In my ongoing quest to read every history methods book ever printed, I’ve come across this fairly rare little book by C.G. Crump. Crump (1862-1935) sounds like a 19th century English writer even into the twentieth century. His writing is clear, precise, but not overly dense with ideas.
In some ways, the book is typical of the guides to methods from the first few decades of the century. It includes some advice on the practical aspects of choosing a subject, taking notes, finding materials and building a thesis. Yet, is refreshingly original, not condescending or full of jargon and unnecessary historiographical lists, like so many other works in this field. Much of it is outdated, since it is speaking about visiting archives in England in an earlier period, yet some of the advice is timeless, and the personalities of researchers and archivists the same.
It is the first chapter, titled “The Enquiring Mind” that struck me for its parallels to some of the arguments I developed in my own book, Creative Historical Thinking. In particular, Crump talks about the difference between systematic minds and disorderly minds. Each has its advantages, he notes, and everybody is a mixed of system and disorder. But the “mind must be free to experiment” he writes, and “learn to deal in relations rather than in isolated events” with “as many theories” as possible to answer questions, and a willingness to discard theories when they have served their purpose or don’t fit the evidence.
The systematic mind, always seeking order, is disturbed by new discoveries that challenge their mental structures.
The disordered mind, again, is like the creative mind I write about. ” His habit of mind has forced him to be continually turning over his stock of events; he has been compelled in sheer self defence to establish all sorts of queer devices to keep his knowledge in any kind of control. Flexibility of mind, the invention of odd clues to the labyrinth of history are second nature to him. Events of the most diverse kind lie side by side in his memory without shocking him; accidental juxtaposition is always a possible source of new views to him.” (20)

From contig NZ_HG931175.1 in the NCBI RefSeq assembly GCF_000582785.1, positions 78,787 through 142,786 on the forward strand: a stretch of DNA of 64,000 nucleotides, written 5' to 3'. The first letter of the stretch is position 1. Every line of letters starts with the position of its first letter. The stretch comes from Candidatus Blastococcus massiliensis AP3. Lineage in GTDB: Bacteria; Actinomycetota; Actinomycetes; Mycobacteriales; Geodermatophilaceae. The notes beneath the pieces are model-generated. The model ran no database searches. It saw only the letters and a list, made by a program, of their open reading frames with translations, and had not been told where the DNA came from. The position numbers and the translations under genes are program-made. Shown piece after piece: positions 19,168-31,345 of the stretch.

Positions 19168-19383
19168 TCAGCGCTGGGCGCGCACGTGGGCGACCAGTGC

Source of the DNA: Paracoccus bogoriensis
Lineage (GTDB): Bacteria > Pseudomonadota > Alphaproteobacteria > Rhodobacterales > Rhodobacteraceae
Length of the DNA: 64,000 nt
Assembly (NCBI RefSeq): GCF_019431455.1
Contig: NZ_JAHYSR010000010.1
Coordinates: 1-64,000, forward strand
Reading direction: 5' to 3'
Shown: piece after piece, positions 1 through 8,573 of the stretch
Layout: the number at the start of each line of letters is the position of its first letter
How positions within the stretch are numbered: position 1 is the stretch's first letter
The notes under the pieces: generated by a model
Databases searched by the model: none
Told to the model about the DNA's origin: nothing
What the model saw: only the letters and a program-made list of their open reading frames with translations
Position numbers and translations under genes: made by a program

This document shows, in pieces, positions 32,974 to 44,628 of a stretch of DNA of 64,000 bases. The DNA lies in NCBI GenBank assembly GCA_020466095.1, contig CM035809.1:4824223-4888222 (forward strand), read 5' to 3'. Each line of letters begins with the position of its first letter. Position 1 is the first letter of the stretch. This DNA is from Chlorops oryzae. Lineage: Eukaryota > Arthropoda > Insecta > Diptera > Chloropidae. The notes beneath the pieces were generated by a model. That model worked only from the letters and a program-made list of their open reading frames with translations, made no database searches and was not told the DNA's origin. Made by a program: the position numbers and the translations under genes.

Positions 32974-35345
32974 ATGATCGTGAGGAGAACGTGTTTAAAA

In other ways Crump makes statements that I developed independently. For example:
1). There can be no rule or list of books that one must read. (78)
2.) Reading outside of the standard list will lead you to do original work (71)
3.) Metaphors as essential for historical thought. Crump uses ones a number of metaphors in this sentence: “An orderly and classified collection of facts and theories, a sort of mental museum and card-index combined, his mind resembles a rag-bag into which its owner has put all his property valuable or worthless, tattered, or whole. ” (15) And on the next page, he talks about a “mind picture of history” something like my “mental timelines” but in three-dimensional form.
4.) Intentional humor and irony in the book. Page 133 includes the only sentence with a typo: “This man will makes as many errors or more, and his errors will be of a more flagrant kind.”
5). Inspiration can come from all corners, especially found in foreign language works. “For only by keeping a door open to all possible impressions can the beginner avoid the danger than research many dull his mind and destroy his imagination.” (160)
6). Historians are made in the archives, or at work sorting through materials at their desks, not from reading manuals. Fittingly, Crump describes this with an analogy: “Let us suppose that a man who had never walked and who was about to begin to walk, should be presented with a treatise on walking in which all the mechanism of balance, of the action of the muscles and joints, and of the means of preserving the intended direction of motion was descried in detail. It would not be surprising if after reading it, the learner should pronounce that walking was impossible, for him at any rate, and tat he would abandon the attempt to learn how to do it The answer would be ‘you cannot learn how it is done until you have learn to do it.’ The same answer is applicable here.”
Fantastic, Mr. Crump. Should you visit the 21st century some time, or I the early 20th, I would like to shake your hand.